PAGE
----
Operation Hurry

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Operation Hurry
Part of Club Run of the Battle of the Mediterranean
Aircraft carrier HMS Argus in the later 1920s.jpg
HMS Argus in the late 1920s
Date31 July – 4 August 1940
Result British victory
 United Kingdom  Kingdom of Italy
Commanders and leaders
United Kingdom James Somerville
United Kingdom Andrew Cunningham
Units involved
Force H Regia Aeronautica

Operation Hurry was the first British operation in a series that have come to be known as Club Runs. The goal of the operation was to fly twelve Hawker Hurricanes from HMS Argus to Malta, guided by two Blackburn Skuas.


On 11 June 1940, Italy began the Siege of Malta, the first step in their plan to gain control of the Mediterranean. Their plan was to bomb or starve Malta into submission, by attacking its ports, towns, cities, and Allied shipping supplying the island.[1] After over a month of bombardment, the troops on Malta were beginning to run low on supplies -including aircraft- to help fight off the attackers, and some doubt was expressed whether Malta was worth the supplies it required, and some even planned on letting Malta work on the few supplies it had left.[2] The decision was made, however, to reinforce substantially the island air defences.[3]


The troops were informed of their mission, and the mission began. Between 0800 and 0830 hours on 31 July 1940, Force H (including HMS Ark Royal) left Gibraltar, heading for Malta.[4][5] To hamper air resistance during the transportation, an air attack was planned on Cagliari, alongside Operation Spark, which was meant to distract the Italians by reporting a suspicious boat off the coast of Menorca.[4]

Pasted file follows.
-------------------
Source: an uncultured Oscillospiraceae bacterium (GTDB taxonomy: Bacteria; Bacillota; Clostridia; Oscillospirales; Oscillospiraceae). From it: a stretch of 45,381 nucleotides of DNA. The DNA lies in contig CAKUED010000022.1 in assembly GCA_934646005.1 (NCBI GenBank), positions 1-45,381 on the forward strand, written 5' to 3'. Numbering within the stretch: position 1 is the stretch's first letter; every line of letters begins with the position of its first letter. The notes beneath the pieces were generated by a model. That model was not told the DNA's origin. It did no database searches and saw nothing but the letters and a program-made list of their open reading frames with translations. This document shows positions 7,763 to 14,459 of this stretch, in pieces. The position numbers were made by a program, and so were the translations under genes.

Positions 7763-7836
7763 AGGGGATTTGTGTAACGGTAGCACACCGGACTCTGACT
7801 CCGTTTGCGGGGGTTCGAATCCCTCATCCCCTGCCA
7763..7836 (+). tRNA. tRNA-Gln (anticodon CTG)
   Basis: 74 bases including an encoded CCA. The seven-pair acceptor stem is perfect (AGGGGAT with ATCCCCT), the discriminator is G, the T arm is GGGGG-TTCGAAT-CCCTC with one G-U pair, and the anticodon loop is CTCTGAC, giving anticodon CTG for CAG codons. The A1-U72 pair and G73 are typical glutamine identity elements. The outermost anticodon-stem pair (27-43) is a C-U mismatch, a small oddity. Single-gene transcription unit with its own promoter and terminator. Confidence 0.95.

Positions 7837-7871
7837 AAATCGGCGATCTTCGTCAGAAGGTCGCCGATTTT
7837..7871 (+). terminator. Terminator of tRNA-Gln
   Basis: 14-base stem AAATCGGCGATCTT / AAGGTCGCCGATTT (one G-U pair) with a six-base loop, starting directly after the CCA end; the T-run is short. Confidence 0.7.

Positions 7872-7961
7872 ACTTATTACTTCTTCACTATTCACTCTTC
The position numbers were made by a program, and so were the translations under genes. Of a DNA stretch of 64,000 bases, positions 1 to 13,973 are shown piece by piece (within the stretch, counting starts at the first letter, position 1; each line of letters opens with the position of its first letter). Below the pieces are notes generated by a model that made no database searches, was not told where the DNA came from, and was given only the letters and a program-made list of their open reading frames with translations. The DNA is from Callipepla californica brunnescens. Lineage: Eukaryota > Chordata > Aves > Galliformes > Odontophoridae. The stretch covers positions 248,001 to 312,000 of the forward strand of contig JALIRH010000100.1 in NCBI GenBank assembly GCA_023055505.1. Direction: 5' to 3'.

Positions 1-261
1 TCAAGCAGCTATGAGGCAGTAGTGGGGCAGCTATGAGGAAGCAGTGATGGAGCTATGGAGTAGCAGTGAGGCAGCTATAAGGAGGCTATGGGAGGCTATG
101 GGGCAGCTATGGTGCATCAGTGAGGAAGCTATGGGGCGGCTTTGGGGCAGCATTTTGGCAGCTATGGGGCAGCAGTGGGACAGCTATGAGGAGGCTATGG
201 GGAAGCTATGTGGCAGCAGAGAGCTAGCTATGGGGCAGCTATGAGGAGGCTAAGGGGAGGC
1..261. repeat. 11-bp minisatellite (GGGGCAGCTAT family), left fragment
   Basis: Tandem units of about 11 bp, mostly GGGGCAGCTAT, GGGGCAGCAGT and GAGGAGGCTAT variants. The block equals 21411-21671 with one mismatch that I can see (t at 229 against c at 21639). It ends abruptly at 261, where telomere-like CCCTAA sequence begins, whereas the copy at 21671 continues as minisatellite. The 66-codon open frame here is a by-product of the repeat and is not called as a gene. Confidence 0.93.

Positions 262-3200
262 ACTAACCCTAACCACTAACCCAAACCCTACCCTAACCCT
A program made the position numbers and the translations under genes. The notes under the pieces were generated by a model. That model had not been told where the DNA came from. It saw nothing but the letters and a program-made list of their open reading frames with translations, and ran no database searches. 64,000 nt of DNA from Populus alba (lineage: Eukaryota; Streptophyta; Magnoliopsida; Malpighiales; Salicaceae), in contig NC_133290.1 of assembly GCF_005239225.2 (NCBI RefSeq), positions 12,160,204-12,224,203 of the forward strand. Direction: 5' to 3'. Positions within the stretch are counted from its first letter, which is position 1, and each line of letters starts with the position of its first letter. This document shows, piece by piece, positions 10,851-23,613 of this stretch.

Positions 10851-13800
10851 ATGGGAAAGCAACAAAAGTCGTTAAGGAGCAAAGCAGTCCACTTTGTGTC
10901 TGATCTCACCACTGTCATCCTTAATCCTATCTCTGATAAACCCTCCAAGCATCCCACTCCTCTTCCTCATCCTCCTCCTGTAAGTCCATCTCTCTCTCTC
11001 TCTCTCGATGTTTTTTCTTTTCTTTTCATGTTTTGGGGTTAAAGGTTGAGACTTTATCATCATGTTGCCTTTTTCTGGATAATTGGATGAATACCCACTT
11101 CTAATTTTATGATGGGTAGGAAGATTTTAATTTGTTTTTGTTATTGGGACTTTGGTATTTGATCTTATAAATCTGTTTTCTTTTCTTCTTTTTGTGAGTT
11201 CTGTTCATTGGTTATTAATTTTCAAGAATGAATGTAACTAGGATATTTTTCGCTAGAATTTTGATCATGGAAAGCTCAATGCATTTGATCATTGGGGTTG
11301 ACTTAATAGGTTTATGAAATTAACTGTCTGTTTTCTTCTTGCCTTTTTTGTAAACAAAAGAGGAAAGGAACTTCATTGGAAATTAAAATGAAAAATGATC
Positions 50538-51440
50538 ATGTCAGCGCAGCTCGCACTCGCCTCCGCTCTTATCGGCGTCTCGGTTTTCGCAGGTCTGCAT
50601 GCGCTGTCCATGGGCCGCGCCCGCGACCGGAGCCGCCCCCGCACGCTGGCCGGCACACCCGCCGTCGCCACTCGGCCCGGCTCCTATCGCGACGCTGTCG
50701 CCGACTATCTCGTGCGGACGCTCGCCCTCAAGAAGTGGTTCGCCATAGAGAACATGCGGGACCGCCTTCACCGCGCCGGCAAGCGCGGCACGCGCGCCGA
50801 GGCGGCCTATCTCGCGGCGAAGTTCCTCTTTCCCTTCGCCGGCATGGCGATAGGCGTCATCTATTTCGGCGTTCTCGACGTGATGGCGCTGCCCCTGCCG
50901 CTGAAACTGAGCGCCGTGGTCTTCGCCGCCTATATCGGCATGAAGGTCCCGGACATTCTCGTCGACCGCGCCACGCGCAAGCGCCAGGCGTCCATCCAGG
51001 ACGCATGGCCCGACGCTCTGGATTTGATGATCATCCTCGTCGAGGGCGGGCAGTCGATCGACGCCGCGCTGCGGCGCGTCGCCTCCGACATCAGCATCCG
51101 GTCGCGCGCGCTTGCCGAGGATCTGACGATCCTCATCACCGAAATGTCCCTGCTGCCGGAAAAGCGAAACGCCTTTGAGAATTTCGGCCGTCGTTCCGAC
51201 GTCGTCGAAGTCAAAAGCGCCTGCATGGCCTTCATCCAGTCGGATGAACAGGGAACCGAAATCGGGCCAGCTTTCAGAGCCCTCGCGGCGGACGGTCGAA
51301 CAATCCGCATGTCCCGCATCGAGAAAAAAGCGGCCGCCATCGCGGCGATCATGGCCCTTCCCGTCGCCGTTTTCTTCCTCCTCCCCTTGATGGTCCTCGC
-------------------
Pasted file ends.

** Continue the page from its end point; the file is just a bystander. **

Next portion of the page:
On the way to make the attack, Force H was attacked by two waves of enemy aircraft. The attacks, which took place on 1 August at around 1800 hours, took place northwest of the coast of the Gulf of Bougie. The attacks were successfully repelled. On 2 August, at around 0230 hours, nine torpedo bomber Reconnaissance aircraft armed with bombs, and three bombers with mines, took off from the Ark Royal, however, due to inclement weather, one plane crashed, losing its entire crew. This problem forced the pilots to wait until full daylight to take off, when the weather was better. The attack was fought off with considerable anti-aircraft fire, however, the pilots still managed to hit four of the hangars, and destroy or damage several aircraft. They also successfully laid three mines around the edge of the harbor. All but one aircraft returned from this mission, the sole loss being taken as prisoner after an emergency landing. Operation Spark was also reported as successful.[6]

After the operation, many of the forces of Force H, including HMS Hood, HMS Valiant, Ark Royal and HMS Resolution, left Force H to take part in the Battle of Dakar.[7] All of the aircraft reached Malta.[8]


  1. ^ Holland 2003, p. 417.
  2. ^ Shankland & Hunter 1961, p. 92.
  3. ^ Ireland 2003, p. 29.
  4. ^ a b Titterton 2002, p. 52.
  5. ^ Jones 2012.
  6. ^ Titterton 2002, pp. 52–53.
  7. ^ Smith 2008, p. 122.
  8. ^ Rickard 2014.


  • Holland, James (2003). Fortress Malta: An Island Under Siege, 1940–1943. New York: Miramax Books. ISBN 978-1-4013-5186-1.
  • Ireland, Bernard (2003). War in the Mediterranean. Barnsley: Pen and Sword. ISBN 978-1-84415-047-2.
  • Jones, Ben (2012). The Fleet Air Arm in the Second World War. Ashgate. ISBN 978-1-4724-0422-0.
  • J., Rickard. "Operation Hurry, 1–4 August 1940". Military History Encyclopaedia on the Web. Retrieved 3 June 2014.
  • Shankland, Peter & Hunter, Anthony (1961). Malta Convoy. London: Collins. OCLC 963442966.
  • Smith, Peter Charles (2008). The Great Ships: British Battleships in World War II. Stackpole Books. ISBN 978-0-8117-3514-8.
  • Titterton, G. A. (2002). The Royal Navy and the Mediterranean: September 1939 – October 1940. Psychology Press. ISBN 978-0-7146-5179-8.